Richard Dawkins is one of the critics of “postmodernism” who “disrobes” Deleuze and Guattari as “intellectual impostors” for using a pseudo-scientific style of writing.  Dawkins still labors under the classical assumption that philosophical language must conform to the negative structure (opposition-limitation).  However, according to Deleuze, that classical structure is still a theological (3) vision.  Deleuze writes (Logic of Sense 281), “One no longer needs to believe in God.  We seek rather the “structure,” that is, the form which may be filled with beliefs, but the structure has no need to be filled in order to be called “theological.”  Theology is now the science of nonexisting entities, the manner in which these entities….animate language and make for it this glorious body which is divided into disjunctions.”  From Deleuze’s philosophical point of view, the atheist Richard Dawkins is still too theological. 

The Classical Representational structure is the Image of Unchanging Transcendence.  It is the Conceptual Identity of Self-World-God without real difference.  It cannot be a philosophical foundation for modern evolutionary science, because it cannot allow for real transitional difference.  Likewise, it cannot account for real historical change or cultural difference.  When science assumes an already given homogeneous and universalizing structure, Deleuze-Bergson calls this a “badly analyzed composite” that philosophy must question --- not in order to oppose science, but in order to give our scientific worldview the metaphysical foundation it lacks.  Whereas the data of science are assumed to be empirically given, philosophy must inquire into that by which the given is given.  Philosophy is not opposed to science.  It merely has a different vocation.  The scientific function is an actualization of reference without consistency.  The philosophical concept is virtual consistency without reference.  The philosophical concept does not resemble the scientific function.  Deleuze’s philosophy of univocity can provide a post-classical foundation for real change in duration.  It is the philosophical vision of pure immanence and creative difference.    

In Empiricism and Subjectivity, Deleuze explains his reading of Hume.  Hume is usually understood from the perspective of the classical tradition.  However, Deleuze sees something new in his reading of Hume.  In chapter 6, Deleuze says that he distrusts the objections often raised against Hume’s empiricism.  He says that most criticisms raised against the great philosophers are philosophical objections in name only.  A good philosophical criticism must take into consideration that a philosophical theory is not a solution to a problem already structured, but the necessary implications of a formulated question.  If one is to criticize this question, one must consider the conditions that make the question possible.  We cannot criticize a philosophical question by assuming as already given ‘What things are’ or ‘How things are related’.  To do so would be to assume that which philosophy must question.  It is the philosophical question itself that presents things in a certain light.  Critics can only ask whether the question which presents things in that light is a good and rigorous question.  Only one kind of criticism is philosophical.  Does the questioning of the philosopher force the nature of things enough?  Questions about psychological intentions, historical causes, or foundations assumed to be already structured, have nothing to do with philosophy.  They are questions which confuse philosophy with science.  Philosophy must question that by which the sensible given is given as object for science.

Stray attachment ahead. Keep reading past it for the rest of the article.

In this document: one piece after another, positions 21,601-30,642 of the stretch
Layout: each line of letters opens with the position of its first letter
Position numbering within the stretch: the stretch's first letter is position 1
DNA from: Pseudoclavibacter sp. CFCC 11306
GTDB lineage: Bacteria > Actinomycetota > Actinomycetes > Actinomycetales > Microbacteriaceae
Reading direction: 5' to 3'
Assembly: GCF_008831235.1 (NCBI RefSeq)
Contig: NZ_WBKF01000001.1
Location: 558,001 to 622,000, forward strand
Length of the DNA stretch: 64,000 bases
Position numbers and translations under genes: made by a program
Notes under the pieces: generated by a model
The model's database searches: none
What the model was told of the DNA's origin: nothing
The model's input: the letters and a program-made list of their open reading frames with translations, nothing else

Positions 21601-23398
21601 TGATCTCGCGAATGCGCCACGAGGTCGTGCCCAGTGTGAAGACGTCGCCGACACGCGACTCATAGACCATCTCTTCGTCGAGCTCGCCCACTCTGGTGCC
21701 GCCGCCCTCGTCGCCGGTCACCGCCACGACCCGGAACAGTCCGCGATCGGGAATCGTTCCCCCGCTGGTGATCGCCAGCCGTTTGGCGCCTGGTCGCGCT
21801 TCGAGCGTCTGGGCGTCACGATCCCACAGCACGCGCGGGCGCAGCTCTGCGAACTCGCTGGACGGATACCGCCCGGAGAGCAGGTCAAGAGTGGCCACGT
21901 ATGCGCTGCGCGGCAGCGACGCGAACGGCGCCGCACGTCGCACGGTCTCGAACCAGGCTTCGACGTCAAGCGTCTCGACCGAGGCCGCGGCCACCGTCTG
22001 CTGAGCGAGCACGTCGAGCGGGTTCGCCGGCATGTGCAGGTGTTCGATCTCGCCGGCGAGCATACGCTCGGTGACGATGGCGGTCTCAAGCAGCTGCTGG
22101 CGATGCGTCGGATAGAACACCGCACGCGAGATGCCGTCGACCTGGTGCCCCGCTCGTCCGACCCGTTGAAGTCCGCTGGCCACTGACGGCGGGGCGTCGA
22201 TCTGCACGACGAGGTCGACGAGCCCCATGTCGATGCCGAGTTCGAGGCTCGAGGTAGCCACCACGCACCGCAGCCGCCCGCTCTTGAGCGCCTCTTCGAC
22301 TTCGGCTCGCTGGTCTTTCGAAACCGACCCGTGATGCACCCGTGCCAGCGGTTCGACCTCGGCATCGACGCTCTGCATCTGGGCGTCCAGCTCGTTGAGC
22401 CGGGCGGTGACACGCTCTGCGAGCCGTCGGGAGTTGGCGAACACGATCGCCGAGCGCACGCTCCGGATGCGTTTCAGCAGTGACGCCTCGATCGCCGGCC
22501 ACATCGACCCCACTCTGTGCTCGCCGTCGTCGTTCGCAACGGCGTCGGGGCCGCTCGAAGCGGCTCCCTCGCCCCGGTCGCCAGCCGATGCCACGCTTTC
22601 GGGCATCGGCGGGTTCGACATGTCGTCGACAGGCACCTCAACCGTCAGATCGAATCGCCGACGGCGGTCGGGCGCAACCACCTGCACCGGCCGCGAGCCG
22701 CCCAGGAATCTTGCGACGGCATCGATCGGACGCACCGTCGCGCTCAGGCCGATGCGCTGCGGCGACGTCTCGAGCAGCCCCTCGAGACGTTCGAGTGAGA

Classical tradition asks, ‘What is true?’ --- Objectivism or Relativism? --- Determinism or Free Will? --- Rationalism or Empiricism? --- etc.  But these questions, when posited in this oppositional manner, are not good or rigorous questions.  They do not force the nature of things enough.  Such oppositional thinking keeps both our knowledge and our sense experience inside an identity of a presupposed concept.  All oppositional relations of thought and experience are internally related to a prior way of thinking them possible.  This classical thought is the Transcendent Representational Image.  It assumes we already know what objects are and what relations there can be.  As long as questions are posited in this classical way, we assume matter is structured as many numerically distinct entities (unchanging and continuously existent) internally related in one form of conceptual identity.  No real creative or singular difference can be derived from it.